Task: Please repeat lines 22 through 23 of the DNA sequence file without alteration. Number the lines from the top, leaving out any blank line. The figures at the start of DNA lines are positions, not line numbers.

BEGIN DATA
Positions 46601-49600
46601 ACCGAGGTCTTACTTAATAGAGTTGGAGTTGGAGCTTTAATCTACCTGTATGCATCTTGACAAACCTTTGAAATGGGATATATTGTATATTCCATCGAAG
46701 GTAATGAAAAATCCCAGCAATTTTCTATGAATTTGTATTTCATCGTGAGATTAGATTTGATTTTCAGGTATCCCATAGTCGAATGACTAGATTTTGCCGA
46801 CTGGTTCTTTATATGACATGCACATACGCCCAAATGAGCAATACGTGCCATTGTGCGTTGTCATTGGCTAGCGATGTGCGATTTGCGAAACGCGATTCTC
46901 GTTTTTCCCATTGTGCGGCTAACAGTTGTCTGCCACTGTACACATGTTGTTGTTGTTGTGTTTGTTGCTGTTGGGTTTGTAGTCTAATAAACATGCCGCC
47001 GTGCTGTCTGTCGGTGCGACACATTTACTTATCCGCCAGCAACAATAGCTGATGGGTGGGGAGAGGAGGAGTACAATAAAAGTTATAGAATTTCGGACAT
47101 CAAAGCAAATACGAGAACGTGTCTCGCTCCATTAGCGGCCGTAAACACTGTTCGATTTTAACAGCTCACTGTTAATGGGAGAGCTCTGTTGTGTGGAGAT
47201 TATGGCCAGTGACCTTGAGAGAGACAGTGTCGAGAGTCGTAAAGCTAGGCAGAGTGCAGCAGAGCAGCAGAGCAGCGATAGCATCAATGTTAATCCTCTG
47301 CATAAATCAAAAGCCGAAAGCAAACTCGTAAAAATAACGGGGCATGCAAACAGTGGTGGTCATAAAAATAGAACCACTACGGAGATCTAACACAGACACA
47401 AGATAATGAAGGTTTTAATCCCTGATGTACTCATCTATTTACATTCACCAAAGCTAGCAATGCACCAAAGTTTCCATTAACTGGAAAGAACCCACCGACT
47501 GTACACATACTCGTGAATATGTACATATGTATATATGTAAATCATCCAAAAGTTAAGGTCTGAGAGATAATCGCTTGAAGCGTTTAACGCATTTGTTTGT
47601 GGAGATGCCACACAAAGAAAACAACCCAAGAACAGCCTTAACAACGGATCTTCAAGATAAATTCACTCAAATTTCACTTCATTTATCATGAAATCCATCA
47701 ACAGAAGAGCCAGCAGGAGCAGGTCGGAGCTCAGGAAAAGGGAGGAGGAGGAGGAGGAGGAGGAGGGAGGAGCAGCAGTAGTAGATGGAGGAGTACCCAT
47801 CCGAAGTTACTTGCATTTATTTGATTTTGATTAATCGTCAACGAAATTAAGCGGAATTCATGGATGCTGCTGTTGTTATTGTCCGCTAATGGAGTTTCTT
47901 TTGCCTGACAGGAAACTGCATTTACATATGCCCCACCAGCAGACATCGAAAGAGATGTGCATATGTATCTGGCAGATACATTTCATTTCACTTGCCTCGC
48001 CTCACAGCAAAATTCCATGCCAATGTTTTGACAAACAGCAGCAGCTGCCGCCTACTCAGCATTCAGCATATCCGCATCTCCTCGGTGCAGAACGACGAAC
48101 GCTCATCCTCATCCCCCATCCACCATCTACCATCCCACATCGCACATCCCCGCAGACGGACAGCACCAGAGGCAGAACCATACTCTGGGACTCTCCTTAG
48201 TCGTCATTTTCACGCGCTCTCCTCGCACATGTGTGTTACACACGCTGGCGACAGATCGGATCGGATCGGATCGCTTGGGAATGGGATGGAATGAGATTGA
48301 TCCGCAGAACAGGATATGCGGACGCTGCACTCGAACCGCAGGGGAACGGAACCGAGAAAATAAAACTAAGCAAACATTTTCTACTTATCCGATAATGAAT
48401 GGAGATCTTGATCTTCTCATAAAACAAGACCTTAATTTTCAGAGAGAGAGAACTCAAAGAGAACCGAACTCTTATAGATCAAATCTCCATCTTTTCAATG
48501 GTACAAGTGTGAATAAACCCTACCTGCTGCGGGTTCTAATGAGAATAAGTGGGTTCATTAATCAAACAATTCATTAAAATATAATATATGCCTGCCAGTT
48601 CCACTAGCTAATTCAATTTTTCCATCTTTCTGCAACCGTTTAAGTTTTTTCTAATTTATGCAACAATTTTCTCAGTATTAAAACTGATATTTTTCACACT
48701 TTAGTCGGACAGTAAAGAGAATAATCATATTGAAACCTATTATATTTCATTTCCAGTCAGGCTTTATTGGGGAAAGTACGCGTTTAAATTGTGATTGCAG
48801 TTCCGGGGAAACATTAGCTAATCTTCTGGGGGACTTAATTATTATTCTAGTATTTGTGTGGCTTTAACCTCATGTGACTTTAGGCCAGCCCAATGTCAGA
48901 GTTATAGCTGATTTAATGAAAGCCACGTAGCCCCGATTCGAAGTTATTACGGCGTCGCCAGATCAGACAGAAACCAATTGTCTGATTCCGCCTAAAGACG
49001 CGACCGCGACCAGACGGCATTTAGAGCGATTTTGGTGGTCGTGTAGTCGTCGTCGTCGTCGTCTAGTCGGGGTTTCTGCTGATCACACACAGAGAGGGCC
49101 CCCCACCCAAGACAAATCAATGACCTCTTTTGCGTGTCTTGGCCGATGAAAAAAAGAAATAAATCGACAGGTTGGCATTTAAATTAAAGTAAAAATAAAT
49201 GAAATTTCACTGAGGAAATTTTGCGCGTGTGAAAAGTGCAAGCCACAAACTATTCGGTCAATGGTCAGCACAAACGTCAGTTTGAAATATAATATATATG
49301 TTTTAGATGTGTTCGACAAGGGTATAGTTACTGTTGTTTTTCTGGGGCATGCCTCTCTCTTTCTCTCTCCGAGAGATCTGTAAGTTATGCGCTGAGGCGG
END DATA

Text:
48601 CCACTAGCTAATTCAATTTTTCCATCTTTCTGCAACCGTTTAAGTTTTTTCTAATTTATGCAACAATTTTCTCAGTATTAAAACTGATATTTTTCACACT
48701 TTAGTCGGACAGTAAAGAGAATAATCATATTGAAACCTATTATATTTCATTTCCAGTCAGGCTTTATTGGGGAAAGTACGCGTTTAAATTGTGATTGCAG